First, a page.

For many of us, warm weather signals the start of grilling season. Unfortunately, grilling meat and cooking meat at high temperatures causes certain chemical compounds to form that can increase your risk of cancer.
This year, if you find the urge to fire up the barbecue irresistible (and who can blame you?), you can make your grilling safer by adding a couple of common food items. It turns out you slash the number of these risky compounds using rosemary or tart cherries.
Chief among the cancer-causing compounds produced by cooking meats are heterocyclic amines (HCAs), which are classified by the National Toxicology Program of the U.S. Department of Health and Human Services as human carcinogens that increase the risk of cancer.
Rosemary extract slashed toxic HCAs by 30 to 100%
Researchers at Kansas State University studied adding rosemary extract to ground beef. In addition to alcohol, the rosemary extracts contained a mixture of rosmarinic acid, carnosol, and carnosic acid. The researchers were not sure how the compounds worked, but they found that adding the extracts reduced the HCA levels anywhere from 30 to 100 percent.
In another study, published in the International Journal of Food Sciences and Nutrition, researchers in Saudi Arabia found that the total amount of HCAs in grilled chicken was reduced seven-fold when 2 percent rosemary extract was added. The researchers also found that two other dangerous compounds created during cooking were inhibited to non-detectable levels.
Tart cherries reduced cancer-linked compounds
Previously, researchers at Michigan State University added tissue of two varieties of tart cherries (Montmorency and Balaton) to ground beef patties and compared them to a control group of plain ground meat patties. In addition to studying fat content and formation of HCAs, the researchers also studied the levels of lipid oxidation during storage, which causes meat to become discolored, change texture and taste spoiled.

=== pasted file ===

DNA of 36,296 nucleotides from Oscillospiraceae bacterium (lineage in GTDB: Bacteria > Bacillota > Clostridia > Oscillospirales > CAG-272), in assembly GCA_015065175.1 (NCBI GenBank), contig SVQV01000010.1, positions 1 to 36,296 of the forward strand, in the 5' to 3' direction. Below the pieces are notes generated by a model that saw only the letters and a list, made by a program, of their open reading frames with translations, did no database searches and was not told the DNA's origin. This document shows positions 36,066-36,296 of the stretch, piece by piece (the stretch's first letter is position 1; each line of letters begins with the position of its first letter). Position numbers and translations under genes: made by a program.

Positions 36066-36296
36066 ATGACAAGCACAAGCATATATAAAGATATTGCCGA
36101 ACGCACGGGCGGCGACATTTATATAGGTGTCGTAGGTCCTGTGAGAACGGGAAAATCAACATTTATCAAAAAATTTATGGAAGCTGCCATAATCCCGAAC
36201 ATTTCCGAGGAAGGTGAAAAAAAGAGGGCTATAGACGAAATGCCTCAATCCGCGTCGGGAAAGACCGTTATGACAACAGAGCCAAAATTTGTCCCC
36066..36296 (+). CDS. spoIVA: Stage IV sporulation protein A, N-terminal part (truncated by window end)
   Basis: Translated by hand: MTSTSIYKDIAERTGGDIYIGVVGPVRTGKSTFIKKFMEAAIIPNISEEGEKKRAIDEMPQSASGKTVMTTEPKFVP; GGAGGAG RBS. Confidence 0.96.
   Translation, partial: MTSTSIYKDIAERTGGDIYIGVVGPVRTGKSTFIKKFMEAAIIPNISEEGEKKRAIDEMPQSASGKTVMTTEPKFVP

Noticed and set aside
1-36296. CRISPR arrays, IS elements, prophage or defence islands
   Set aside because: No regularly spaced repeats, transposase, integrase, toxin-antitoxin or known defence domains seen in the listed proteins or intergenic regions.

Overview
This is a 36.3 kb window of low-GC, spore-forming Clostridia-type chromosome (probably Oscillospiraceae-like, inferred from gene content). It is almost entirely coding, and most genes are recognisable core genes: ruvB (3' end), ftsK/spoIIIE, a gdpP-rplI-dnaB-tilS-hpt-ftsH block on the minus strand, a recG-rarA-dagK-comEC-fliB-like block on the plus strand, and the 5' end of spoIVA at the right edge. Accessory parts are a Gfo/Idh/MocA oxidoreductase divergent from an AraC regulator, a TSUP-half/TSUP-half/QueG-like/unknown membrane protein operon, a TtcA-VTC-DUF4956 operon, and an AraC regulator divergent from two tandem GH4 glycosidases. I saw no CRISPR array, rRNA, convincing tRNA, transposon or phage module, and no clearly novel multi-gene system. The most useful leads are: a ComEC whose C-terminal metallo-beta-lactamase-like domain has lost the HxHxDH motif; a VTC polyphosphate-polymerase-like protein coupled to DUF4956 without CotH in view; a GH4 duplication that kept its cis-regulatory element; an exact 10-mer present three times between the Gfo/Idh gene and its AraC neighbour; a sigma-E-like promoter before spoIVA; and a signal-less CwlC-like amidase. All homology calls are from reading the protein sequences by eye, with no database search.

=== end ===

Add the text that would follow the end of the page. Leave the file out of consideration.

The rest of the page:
The result was that the addition of the cherries reduced the formation of HCAs and also retarded lipid oxidation and spoilage.
“The fat contents of the cherry patties were, as expected, lower than that of the control patties, whereas the moisture contents were greater,” said J. Ian Gray, PhD, Professor of Food Science at Michigan State. “Cherry tissue will not only slow down the oxidation deterioration of meat lipids, but will also substantially reduce the formation of heterocyclic aromatic amines.”
Try using fresh rosemary and tart cherries in marinades, mixed into burgers, and sprinkled on top of your grilled meats, fish and vegetables.
In addition to cherries and rosemary, which are known for their anti-cancer properties and loaded with antioxidants, other food items have also been shown to have the ability to reduce the formation of cancer-causing compounds during cooking. Honey is excellent for marinades, providing great taste, browning and glaze formation. It also blocks the production of HCAs and other carcinogens during grilling.
Other common food items, which reduce cancer-causing compounds include: basil, mint, sage, savory, marjoram, oregano, garlic and thyme.
6 tips for reducing your cancer risk from cooked meats
Here are some other ways to help reduce the risk of cancer from cooked meats:
- Cook at lower temperatures. The higher the temperature the more HCAs and other cancer causing compounds are formed.
- Bake when possible. With baking it is easier to control temperature and the highest amount of cancer causing compounds are produced by grilling, barbecuing and pan frying.
- Don’t make gravy from meat drippings. The National Cancer Institute warns that meat drippings – even from meats cooked at lower temperatures – contain substantial amounts of HCAs.
- Limit your consumption of meats, reduce the portion sizes, select leaner cuts.
- Avoid charring meat and eating charred parts.
- Be sure to eat at least five servings a day of fruits and vegetables.
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